UK GDP Disappoints

February 18, 2019

UK GDP disappoints

UK BorrowingUK economic growth slowed in Q4 2018 to 0.2%, taking the full year growth to 1.4%. The last time full-year economic growth was this low was in 2012 and last weaker in 2009. The figure was dragged lower by a particularly poor December, which saw the economy contract by 0.4% primarily as a result of falling business investment and construction activity. Furthermore, overall growth was impacted by a widening of the total trade deficit in the three months to December, as a result of a rise in goods imports. The persistently wide trade deficit is a disappointment given the weakness of Sterling; however, a slowing global economy has lessened the demand for UK goods and services, and resilient UK consumption has not dampened the need for imports.


UK Inflation

The headline annual rate of CPI inflation in the UK fell to 1.8% in January, down from 2.1% in December. The slowdown in inflation was broad-based, although the most significant contributors were falling prices for clothing as well as gas and electricity. Utility prices were impacted by the recent energy price cap introduced by the government and is likely to be a one-off effect. The influence of lower oil prices is also still feeding through and will continue to provide downward pressure on inflation over the coming months. Lower inflation is welcome news for consumers, as combined with accelerating wage growth and high employment rates UK workers should find themselves with more rapidly rising discretionary incomes. While the current political uncertainty may mean that this is saved in the short term, it should generate increased spending in the future.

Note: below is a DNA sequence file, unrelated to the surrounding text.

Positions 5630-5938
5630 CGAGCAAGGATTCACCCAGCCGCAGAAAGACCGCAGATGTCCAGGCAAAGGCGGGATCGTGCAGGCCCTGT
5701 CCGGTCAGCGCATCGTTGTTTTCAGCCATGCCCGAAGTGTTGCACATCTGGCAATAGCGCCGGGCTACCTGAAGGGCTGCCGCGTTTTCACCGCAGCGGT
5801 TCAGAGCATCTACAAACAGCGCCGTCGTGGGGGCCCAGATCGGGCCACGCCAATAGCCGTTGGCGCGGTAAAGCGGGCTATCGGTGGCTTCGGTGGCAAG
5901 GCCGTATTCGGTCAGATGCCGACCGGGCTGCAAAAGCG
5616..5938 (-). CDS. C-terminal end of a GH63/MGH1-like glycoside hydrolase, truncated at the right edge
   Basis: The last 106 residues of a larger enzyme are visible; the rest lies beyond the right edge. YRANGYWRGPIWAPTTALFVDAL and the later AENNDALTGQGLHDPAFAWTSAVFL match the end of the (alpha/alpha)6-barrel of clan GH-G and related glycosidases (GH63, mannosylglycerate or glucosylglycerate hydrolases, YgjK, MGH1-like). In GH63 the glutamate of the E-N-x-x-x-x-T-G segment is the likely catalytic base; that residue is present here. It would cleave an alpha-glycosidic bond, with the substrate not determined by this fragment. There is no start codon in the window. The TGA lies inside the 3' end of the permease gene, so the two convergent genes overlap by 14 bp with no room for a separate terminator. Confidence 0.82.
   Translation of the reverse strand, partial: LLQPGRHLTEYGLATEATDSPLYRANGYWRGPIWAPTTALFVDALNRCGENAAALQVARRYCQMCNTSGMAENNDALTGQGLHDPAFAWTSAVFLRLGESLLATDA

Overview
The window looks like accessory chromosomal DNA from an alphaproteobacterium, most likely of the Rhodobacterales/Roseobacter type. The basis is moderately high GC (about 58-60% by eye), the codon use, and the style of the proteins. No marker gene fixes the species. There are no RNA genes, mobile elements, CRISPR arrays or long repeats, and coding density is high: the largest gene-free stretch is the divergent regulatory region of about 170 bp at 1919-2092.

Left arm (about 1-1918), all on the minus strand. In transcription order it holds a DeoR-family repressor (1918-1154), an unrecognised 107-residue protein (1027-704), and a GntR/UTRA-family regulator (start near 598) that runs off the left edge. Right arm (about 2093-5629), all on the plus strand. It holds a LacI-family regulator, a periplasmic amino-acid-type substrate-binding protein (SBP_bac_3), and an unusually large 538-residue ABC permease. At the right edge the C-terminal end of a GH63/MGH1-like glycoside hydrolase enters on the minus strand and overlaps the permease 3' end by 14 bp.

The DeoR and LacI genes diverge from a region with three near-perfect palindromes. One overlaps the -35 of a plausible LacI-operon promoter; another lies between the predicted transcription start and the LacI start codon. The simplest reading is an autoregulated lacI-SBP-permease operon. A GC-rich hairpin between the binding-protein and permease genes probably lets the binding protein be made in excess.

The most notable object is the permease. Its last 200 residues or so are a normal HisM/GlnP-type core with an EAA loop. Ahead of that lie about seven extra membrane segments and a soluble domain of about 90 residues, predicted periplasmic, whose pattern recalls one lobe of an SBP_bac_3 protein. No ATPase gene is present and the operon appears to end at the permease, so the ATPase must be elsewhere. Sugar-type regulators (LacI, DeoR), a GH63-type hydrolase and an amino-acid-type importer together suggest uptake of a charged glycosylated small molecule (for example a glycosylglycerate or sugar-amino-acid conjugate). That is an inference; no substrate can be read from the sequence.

US National Emergency

After failing to gain enough support for his border wall, President Trump has declared a national emergency to secure funding. The emergency was specified as a need to stop illegal immigrants from spreading crime and drugs. The desire by the president to fulfil a personal campaign promise, although overlooking the part where the Mexicans were going to pay for it, is likely to lead to further political turbulence in the US. Nevertheless, the damaging government shutdown has ended for the time being following a small concession by the Democrats. Given that financial markets have become increasingly used to political turmoil, it is unlikely that this latest round will feed through significantly into asset prices.


Market Data


Index Open Close Change % Change
FTSE 100 7071 7236 165 2.33%
S&P 500 2707 2775 68 2.51%
Dax 10906 11299 393 3.60%
Cac 40 4961 5153 192 3.87%
Nikkei 225 20333 20900 567 2.79%
UK 10 Year Gilt Yield 1.15 1.16 0.01 0.87%